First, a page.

In late December of 1974, 50 or so members of my extended family travelled from our widely dispersed homes to the Dutch Caribbean island of Aruba. The trip was in honour of my Aunt Betty, who had worked there as a missionary for her entire adult life. Among her many duties, she was compiling the first dictionary of Papiamento, a Creole language spoken by residents of the “ABC Islands,” Aruba, Bonaire, and Curacao. The Aruban governor was to give Betty a special citation marking the 25th anniversary of her residence, and this became the occasion for the 50-odd members of our clan to take a Caribbean holiday while at the same time celebrating one of our own kin.
As our flight from Miami pulled up at the Oranjestad airport, a welcoming committee hoisted a BON BINI sign. When we had cleared customs — an easy matter in those days — we boarded a bus to the camp where we’d be billeted, and learned first of all that Bon Bini is the Papiamento phrase for “Welcome.” On the short ride to Camp Washington (every ride in Aruba is short — the island is just 17 miles long by three miles wide), our welcome grew warmer by the minute. Outside the bus windows there were a few Christmas lights here and there strung on cactuses, and this sight struck me as almost absurdly funny.
By the time we had unpacked our luggage (in a religious, not military, camp) someone mentioned attending church the next morning, and I was puzzled. I’d already forgotten Christmas Day, feeling as far from my accustomed sleighbells and snow-laden pines as from a Bethlehem manger and desert kings arriving on camels. The temperature in Aruba is about 80 degrees Fahrenheit all year round, and some younger members of our troupe began pulling bunkbeds from the cabins to sleep outside under divi-divi trees in the yard (and continued doing this as long as we were there).
This was my first Christmas away from the prairies, and of course the incongruous images stood out most. White sand beaches instead of snowdrifts, groves of coconut palms but not a single burning yule log, music from dinga-linga boxes and steel bands rather than folks in thick parkas carolling about a poor man gathering his winter fuel. One of the quaintest sights of all was the Texas gates in front of fashionable American hotels, to keep out the goats that ran free over much of the island. Yet the beaches behind the hotels were public, so that anyone — registered guest or not — had access to them through the hotels’ properties. Everyone welcome to Aruba’s sands and turquoise sea.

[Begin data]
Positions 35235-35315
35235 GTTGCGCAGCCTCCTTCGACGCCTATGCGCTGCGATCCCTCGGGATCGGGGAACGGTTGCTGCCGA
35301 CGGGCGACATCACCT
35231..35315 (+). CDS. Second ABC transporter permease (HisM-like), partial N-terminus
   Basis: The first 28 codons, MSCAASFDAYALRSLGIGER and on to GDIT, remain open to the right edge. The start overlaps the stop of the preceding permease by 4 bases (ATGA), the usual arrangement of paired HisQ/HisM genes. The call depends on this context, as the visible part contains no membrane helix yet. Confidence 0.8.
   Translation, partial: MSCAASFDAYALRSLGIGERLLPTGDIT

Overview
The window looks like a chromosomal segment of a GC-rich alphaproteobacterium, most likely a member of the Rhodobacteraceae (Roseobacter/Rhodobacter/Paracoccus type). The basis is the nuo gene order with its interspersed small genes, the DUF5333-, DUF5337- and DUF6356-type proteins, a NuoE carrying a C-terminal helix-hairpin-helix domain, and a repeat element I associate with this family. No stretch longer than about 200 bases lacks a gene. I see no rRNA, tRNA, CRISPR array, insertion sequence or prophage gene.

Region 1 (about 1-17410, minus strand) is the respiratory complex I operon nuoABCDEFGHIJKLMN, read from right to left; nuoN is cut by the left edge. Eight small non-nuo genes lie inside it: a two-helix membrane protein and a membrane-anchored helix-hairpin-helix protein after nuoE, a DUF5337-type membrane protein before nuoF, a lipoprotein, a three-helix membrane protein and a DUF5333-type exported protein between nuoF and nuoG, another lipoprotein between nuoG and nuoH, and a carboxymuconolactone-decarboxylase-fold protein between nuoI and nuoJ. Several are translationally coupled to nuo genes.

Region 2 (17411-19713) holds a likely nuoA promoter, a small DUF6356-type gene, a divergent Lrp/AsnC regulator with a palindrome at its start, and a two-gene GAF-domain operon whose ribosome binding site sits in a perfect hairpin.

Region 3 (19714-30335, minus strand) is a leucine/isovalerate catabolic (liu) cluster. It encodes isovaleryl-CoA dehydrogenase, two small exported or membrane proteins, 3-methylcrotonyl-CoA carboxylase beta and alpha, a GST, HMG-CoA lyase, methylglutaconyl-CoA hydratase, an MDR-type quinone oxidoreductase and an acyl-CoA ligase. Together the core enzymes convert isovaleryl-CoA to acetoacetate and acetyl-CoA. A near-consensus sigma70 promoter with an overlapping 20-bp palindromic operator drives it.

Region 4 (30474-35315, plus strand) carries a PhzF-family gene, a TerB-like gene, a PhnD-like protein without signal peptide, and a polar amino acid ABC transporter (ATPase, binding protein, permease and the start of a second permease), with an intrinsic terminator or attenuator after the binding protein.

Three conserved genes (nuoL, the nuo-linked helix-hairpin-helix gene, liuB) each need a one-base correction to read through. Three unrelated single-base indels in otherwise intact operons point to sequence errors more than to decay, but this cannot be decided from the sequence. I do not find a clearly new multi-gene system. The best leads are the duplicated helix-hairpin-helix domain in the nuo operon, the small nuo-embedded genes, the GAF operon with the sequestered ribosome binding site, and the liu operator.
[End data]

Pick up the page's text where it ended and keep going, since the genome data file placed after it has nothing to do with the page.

Very late on Christmas Eve we took a swim in the Caribbean, and on Christmas afternoon we went body-surfing, where at home we’d have been tobogganing down some slippery hill. Aruba is a small island of desert and oasis, where the sharks are regularly fed off the rocky eastern shore to keep them far away from the peaceable beaches stretching out on the opposite side.
Despite all the unusual sights and a full slate of activities, there was in me an abiding sense of Christmas peace, and also this recurring thought: If the war machinery of the world can be made to hold still for 24 hours — as it mostly had been again — then why not for 24 days, or as many weeks?
Aunt Betty’s gala was a fancy Saturday-night affair at which she appeared humbly proud, if such an oxymoron may be permitted. On Sunday morning I was invited to preach (for I was a minister back then) with the aid of an interpreter, Reverend Bicenti Henriques, who many years later married Betty after his first wife died. I’ve long ago forgotten what I said in that callow sermon (but may it be forgiven), nor can I recall any Papiamento whatsoever except for the enchanting term Bon Bini. Since that Christmas, the outer world has not stopped revolving, and the challenge to bring peace to our inner worlds remains as pressing as ever.
Bon Bini to us all — to our nativity, to another new year, and to greater and deeper peace on earth.
Ratzlaff is the author of three books of literary non-fiction published by Thistledown Press: The Crow Who Tampered With Time (2002), Backwater Mystic Blues (2006), and Bindy's Moon (2015); and editor of Seeing it Through, an anthology of seniors' writings published by READ Saskatoon. Formerly a minister, counsellor and university instructor, he now makes his living as a writer in Saskatoon.